The song “Singin’ in the Rain” by Nacio Herb Brown and Arthur Freed was a popular Broadway standard (performed by the likes of Judy Garland) long before inspiring a movie musical of the same name. The lyrics celebrate smiling through adversity—an irony likely not lost on Debbie Reynolds (the future mother of Carrie Fisher, btw) who described making the eponymous film as something of a personal hell.
‘Singing in the Rain’: What You Need to Know
Written by Betty Comden and Adolph Green, Singin’ in the Rain (the film) tells the story of a changing Hollywood. Three performers struggle as the fictional Monumental Pictures Studios transitions from silent films to “talkies” for the first time. Gene Kelly, star of An American in Paris) plays Don Lockwood, a former silent film star resentful towards his co-star, Lina Lamont (Jean Hagen). Reynolds is Kathy Selden, a stage actress who secretly lends her golden voice to Lamont, whose grating voice requires dubbing in sound films.
19-year-old Debbie Reynolds might have been a great singer, but next to her costars, Kelly and Donald O’Connor (playing Cosmo Brown), she wasn’t much of a dancer. In fact, she had no formal dance training before Singin’ and it fell upon Kelly to coach her through dance numbers like “Dream of You.” Kelly was certain that he could teach Reynolds to sing as he had Frank Sinatra for Anchors Aweigh in 1945.
Star Showdown: Debbie Reynolds vs. Gene Kelly
Debbie called Gene Kelly a “taskmaster” choreographer. At the time, Kelly was the biggest star at Metro-Goldwyn-Mayer (MGM) Studios, and—not unlike his character—resented his inexperienced female lead. He often insulted Reynolds and never offered encouragement or praise. Reynolds said that after nine hours of reshooting takes of “Good Morning,” her feet were bleeding. “When I pointed it out, Gene would say ‘Clean it up!’” she told reporters. She would later be consoled by Fred Astaire.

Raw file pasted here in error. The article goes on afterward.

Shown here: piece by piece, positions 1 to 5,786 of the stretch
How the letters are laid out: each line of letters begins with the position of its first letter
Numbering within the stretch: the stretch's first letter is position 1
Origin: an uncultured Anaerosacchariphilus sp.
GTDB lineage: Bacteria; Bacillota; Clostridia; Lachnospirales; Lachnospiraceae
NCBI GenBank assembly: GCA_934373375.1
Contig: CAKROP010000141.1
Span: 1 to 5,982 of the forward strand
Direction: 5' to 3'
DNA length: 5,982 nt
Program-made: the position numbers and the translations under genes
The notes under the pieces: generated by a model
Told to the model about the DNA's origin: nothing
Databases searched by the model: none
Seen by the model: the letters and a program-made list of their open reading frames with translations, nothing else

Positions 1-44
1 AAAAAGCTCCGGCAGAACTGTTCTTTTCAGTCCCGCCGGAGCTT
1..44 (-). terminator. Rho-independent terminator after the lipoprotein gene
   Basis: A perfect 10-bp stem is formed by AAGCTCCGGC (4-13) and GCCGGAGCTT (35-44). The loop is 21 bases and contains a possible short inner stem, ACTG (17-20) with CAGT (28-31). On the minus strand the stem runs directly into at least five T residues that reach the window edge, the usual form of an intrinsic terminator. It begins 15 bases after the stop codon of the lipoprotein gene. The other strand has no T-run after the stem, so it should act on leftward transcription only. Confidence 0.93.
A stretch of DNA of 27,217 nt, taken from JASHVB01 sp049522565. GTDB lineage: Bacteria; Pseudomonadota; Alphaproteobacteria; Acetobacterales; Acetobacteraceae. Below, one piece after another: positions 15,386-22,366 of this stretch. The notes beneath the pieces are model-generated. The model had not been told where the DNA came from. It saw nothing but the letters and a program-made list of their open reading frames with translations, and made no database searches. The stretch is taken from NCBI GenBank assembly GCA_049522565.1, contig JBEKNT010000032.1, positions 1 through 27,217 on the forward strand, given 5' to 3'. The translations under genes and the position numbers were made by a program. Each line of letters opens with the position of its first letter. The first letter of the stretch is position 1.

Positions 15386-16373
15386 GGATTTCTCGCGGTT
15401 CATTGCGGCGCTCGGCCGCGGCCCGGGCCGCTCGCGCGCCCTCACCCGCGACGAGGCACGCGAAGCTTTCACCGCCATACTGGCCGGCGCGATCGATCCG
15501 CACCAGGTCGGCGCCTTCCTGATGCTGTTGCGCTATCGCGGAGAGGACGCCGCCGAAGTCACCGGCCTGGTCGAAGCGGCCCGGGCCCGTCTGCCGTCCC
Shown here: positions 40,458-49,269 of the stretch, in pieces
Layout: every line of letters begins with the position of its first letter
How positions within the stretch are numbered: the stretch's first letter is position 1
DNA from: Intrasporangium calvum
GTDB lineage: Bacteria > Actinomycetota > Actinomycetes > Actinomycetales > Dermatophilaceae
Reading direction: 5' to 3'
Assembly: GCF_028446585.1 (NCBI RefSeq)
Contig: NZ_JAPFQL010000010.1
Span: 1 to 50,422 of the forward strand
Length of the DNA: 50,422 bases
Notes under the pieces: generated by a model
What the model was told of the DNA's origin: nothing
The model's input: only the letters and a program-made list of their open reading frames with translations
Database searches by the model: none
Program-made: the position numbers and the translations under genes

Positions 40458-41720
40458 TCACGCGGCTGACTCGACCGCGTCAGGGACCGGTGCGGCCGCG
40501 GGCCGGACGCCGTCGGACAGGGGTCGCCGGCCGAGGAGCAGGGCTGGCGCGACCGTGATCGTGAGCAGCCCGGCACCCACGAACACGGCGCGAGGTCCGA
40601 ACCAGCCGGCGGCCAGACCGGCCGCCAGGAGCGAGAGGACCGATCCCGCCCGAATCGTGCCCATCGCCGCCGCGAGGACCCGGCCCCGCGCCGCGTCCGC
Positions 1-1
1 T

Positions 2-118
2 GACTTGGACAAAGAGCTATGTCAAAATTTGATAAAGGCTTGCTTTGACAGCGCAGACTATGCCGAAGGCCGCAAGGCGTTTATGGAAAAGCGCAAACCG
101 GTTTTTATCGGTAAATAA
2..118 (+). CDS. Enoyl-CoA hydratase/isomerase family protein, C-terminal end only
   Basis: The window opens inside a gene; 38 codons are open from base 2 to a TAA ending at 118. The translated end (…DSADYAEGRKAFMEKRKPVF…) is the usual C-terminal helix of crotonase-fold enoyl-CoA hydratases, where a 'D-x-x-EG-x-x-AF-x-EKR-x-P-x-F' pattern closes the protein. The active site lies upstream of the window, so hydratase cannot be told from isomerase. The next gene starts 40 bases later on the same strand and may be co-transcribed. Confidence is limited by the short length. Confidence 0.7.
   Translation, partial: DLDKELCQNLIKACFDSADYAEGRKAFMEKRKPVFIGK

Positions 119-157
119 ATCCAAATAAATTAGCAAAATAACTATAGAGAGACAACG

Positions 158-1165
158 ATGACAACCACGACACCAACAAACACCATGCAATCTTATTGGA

In her memoir “Unsinkable”, Reynold says that Kelly also made unwanted sexual advances during a movie kiss. “Gene took me tightly in his arms . . . and shoved his tongue down my throat. ’Eeew! What was that?’ I screeched, breaking free of his grasp and spitting” she wrote. Filming wasn’t easy on the male leads either. Kelly was sick with a 103-degree fever and soaking wet during the shooting of the title song. O’Connor, a four-pack-a-day smoker, was hospitalized after filming Make Em Laugh, according to IMDb.
All that suffering didn’t add up to much at first—the film was only a modest box office success when it was released. O’Connor won a Golden Globe, and Jean Hagen was nominated for an Oscar for Best Supporting Actress at the Academy Awards. It would only be years later that the movie’s greatness would be recognized. Today Singin’ in the Rain is considered by many to be the best movie musical of all time, including by the American Film Institute.